Posted by: Erica Retrochef | March 3, 2014

Tuna and Mushroom Spaghetti Dinner

Some parents look for sneaky ways to put vegetables in food to trick their kids into eating them. I, on the other hand, look for sneaky retro recipes that resemble modern ones to trick my kids into eating them. So when I ran across this, which just looks like plain old spaghetti but actually has tuna fish and corn mixed in, how could I possibly not make it?



1 pkg. Chef Boy-ar-dee Complete Spaghetti Dinner with Mushroom Sauce
4 tablespoons butter or margarine
1 tablespoon chopped parsley
1 can tuna
1/3 cup canned corn
2 tablespoons canned corn liquid
2 tablespoons sliced black olives

Cook spaghetti according to package directions; drain well. Toss spaghetti with butter, parsley and canned grated cheese (from dinner). Pack into 1-quart ring mold. Bake 10 minutes in 425° oven. Meanwhile, mix spaghetti sauce with mushrooms together with remaining ingredients. Heat thoroughly. Unmold spaghetti on large platter and top with hot tuna sauce. Serves 4.


You can’t actually get a Complete Spaghetti Dinner anymore. I assume this is basic market forces at work: it is so simple to buy a box of spaghetti and a jar of sauce that boxing them together doesn’t add much value for most people. But it’s kind of nice to watch the old commercials…

(Side note — in 1953, this was Chef Boy-AR-dee. By 1980, I remember hearing Chef Boy-ar-DEE.)


Have you ever seen a recipe that called for canned corn liquid? Me neither. It was such an unusual thing that I’d started to drain the corn into the sink before I said a very bad word and tipped it back upright — luckily saving just enough for the recipe.


I put all the sauce ingredients together in the pan, and then just stared at it and laughed for a while. What on earth is this going to turn into?


The spaghetti looks much more conventional, herbs and cheese and pasta.


But of course, we have to put it into a ring mold, because this wouldn’t be an insane retro recipe without a ring mold.


Despite all the butter, nearly half the spaghetti stuck in the mold — because of the cheese.


So the result was not a nice firm ring so much as a pile of pasta. This was hilarious because I could have gotten the exact same effect from just dumping the pasta on a plate.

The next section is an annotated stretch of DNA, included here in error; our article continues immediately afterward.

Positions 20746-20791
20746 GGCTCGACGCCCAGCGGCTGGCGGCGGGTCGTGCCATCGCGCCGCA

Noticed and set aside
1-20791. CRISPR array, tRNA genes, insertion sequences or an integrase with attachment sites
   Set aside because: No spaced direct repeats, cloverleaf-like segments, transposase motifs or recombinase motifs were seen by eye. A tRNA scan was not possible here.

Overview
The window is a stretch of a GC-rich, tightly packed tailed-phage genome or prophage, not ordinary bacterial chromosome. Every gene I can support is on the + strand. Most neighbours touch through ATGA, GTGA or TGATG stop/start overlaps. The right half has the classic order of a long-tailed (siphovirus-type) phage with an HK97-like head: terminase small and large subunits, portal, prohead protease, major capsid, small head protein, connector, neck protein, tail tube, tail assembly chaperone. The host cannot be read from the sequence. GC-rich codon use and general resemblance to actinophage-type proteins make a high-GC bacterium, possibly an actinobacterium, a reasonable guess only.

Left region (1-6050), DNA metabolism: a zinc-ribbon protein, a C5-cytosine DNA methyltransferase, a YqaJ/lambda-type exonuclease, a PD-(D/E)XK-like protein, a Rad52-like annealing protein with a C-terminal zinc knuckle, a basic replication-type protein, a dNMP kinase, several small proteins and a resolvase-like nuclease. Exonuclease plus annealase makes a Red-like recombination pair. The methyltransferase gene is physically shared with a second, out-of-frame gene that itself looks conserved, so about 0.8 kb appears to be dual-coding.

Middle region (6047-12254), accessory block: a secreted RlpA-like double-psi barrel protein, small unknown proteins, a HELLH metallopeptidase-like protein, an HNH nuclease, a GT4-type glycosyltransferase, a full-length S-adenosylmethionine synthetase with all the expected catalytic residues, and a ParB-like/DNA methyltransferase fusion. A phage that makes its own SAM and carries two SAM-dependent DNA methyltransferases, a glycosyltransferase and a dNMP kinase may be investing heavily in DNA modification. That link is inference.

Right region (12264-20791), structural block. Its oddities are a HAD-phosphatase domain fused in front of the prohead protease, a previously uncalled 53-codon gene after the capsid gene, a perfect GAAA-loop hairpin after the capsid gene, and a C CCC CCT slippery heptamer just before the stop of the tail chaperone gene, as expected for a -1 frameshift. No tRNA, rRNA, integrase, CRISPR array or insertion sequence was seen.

WHAT. THE. HECK. This tasted good. Corn, tuna fish, olives, and all, this had a nice meaty consistency and some pleasant crunch and sweetness from the corn. I am utterly and completely flabbergasted. It wasn’t foolproof (the Chef thought I’d be able to bake a nice ring of spaghetti, remember — and it looked insane!), but the flavor was fine.

I did, however, need to drain off a couple tablespoons of liquid after putting the sauce onto the spaghetti. I can only assume this was some combination of corn juice and tomato sauce…

The absurd spaghetti idea comes to you via the Flickr stream of bluwmongoose.


  1. Tuna spaghetti sauce actually IS in the classic repetoire of Italian cookery. Like a lot of mid-century recipes, this is a real thing sort of simplified for the American home cook. And so it turned out good 😀

    • I can understand tuna spaghetti sauce… But corn? Ha!

    • “Tuna spaghetti sauce actually IS in the classic repertoire of Italian cookery”

      Yes, it is, indeed.

  2. That’s the ‘murican part!

  3. Excellent. Do you remember the Chef Boyardee pizza kits?
    Do they still make those?
    The fact that your noodle ring didn’t work makes me sad.

    • The noodle ring was disappointing. I spent a long time holding it up with spaghetti dangling from the mold saying “WHAT. WHAT!”

      I don’t know about the pizza kits, I will try to find one if there’s an associated retro recipe though! 🙂

  4. Butting in here again…Chef Boyardee DOES still sell a little box called a “pizza kit”. Don’t expect too much! It’s more of a novelty than delicious pizza. But Chef Boyardee DOES sell a little box, “spaghetti kit”. It contains some lengths of spaghetti, a packet of powdered sauce (no mushrooms, alas) and you add a can or two of tomato paste to make the sauce. Again, don’t expect too much!

  5. There actually was a Chef Ettore Boiardi who started the brand in the Twenties; I never believed in a real Chef when I was a kid…

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